The ability of a user to calibrate the transducer can also be a reason for errors. If you are taking on a boat with an existing speed instrument and feel it is reading incorrectly, reset it and start again.
Calibrating your speed instrument
In calm conditions and with no current, you should be able to calibrate your STW by using GPS-derived SOG with a simple test.
Find some open water where you won't break limits or cause an issue for anyone else. Hold a course at a set speed for long enough that the GPS and log settle on their respective readings, then note both. Try this over various speeds as inaccuracies can be different up and down cruising settings.
If there is a current of any kind, run the tests with the boat headed into the stream or tide, note the SOG and STW, then immediately double back on the reciprocal course to where you started and note again. Your answer for each speed setting will be the average of the two runs.
Speed instrument calibration example
In our example here the boat runs both ways between two waypoints spaced one nautical mile apart at an indicated speed of 23 knots through the water. The course is plotted so that it is in line with the direction of any current. We’ve chosen a calm day to rule out any significant effect from the wind.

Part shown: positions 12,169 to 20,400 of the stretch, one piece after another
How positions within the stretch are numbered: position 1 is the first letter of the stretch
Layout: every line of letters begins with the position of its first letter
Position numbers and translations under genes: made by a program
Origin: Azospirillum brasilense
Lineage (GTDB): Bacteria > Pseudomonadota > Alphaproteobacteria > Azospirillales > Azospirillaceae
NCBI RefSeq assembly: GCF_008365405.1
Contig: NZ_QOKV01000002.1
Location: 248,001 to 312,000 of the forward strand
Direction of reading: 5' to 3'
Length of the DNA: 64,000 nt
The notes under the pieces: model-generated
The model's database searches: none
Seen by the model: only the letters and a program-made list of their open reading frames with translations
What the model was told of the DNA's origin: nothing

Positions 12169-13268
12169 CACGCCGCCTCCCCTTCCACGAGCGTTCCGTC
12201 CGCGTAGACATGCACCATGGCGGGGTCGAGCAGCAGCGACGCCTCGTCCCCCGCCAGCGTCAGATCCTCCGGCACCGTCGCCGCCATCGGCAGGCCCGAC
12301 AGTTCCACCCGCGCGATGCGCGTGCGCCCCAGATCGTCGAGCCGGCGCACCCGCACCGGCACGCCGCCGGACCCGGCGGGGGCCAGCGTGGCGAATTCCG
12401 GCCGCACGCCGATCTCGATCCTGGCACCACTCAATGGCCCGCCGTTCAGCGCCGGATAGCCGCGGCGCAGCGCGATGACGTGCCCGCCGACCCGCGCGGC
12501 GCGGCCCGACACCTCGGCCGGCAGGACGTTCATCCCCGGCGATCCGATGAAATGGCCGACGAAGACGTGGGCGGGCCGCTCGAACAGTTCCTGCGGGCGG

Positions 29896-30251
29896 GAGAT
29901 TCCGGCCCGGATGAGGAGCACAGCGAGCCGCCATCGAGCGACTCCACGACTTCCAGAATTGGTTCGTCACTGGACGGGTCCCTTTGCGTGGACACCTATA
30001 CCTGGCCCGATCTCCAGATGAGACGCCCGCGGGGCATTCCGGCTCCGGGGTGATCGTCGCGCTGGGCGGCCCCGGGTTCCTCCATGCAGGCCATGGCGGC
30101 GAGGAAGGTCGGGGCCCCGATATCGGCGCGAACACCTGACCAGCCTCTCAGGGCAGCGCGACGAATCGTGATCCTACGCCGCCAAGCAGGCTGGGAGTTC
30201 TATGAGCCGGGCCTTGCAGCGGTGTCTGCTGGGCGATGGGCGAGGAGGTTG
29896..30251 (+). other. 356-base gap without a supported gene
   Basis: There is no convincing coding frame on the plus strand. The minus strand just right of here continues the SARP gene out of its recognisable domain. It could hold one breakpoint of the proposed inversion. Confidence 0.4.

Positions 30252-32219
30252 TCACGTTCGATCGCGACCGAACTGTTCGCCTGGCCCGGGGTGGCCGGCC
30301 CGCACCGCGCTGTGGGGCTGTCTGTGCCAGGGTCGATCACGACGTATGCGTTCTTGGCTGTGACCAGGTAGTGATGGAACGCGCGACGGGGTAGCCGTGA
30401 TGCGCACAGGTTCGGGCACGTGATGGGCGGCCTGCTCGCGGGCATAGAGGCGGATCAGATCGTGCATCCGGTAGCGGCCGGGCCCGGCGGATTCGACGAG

On leg 1 the boat approaches waypoint 001 already at 23 knots indicated STW. For this leg let’s say the time taken to reach waypoint 2 is 2min 52sec. That equates to an actual speed over the ground of (SOG) of 20.9 knots.
On leg 2 the boat approaches waypoint 001 already at 23 knots indicated STW. For this leg let’s say the time taken to reach waypoint 2 is 2min 34sec. That equates to an actual speed over the ground of (SOG) of 23.3 knots.
To cancel out the effect of the tide, we add both measurements and average them. So in this case 20.9+23.3 = 44.2 / 2 = 22.1 knots.
From this calculation, we can see our boat’s speed sensor is over-reading by 23.0-22.1 = 0.9 knots.
As we noted earlier, errors can change according to speed, so do further runs for several speed settings, following the same procedure. You can then calibrate your STW values using these measurements. Also, keep a note of your readings for future reference.
Why you might see changes over time
There could be other reasons why STW is not as expected for a given throttle setting. Influencing factors include:
- extra load
- hull fouling
- an engine issue
- propeller damage
In all of these cases, you will also see a change in SOG.
If you are seeing increasing variation between STW and SOG, then:
- check your transducer
- if your transducer seems okay check your boat's satellite antenna has a clear 360° view of the sky and look at whether it is otherwise giving consistent position information.
One of the keys to safe boating is to establish what is expected, so you can later question and test anything outside those norms. A little time and attention on understanding your boat’s indicated speeds is always a valuable extra source of information.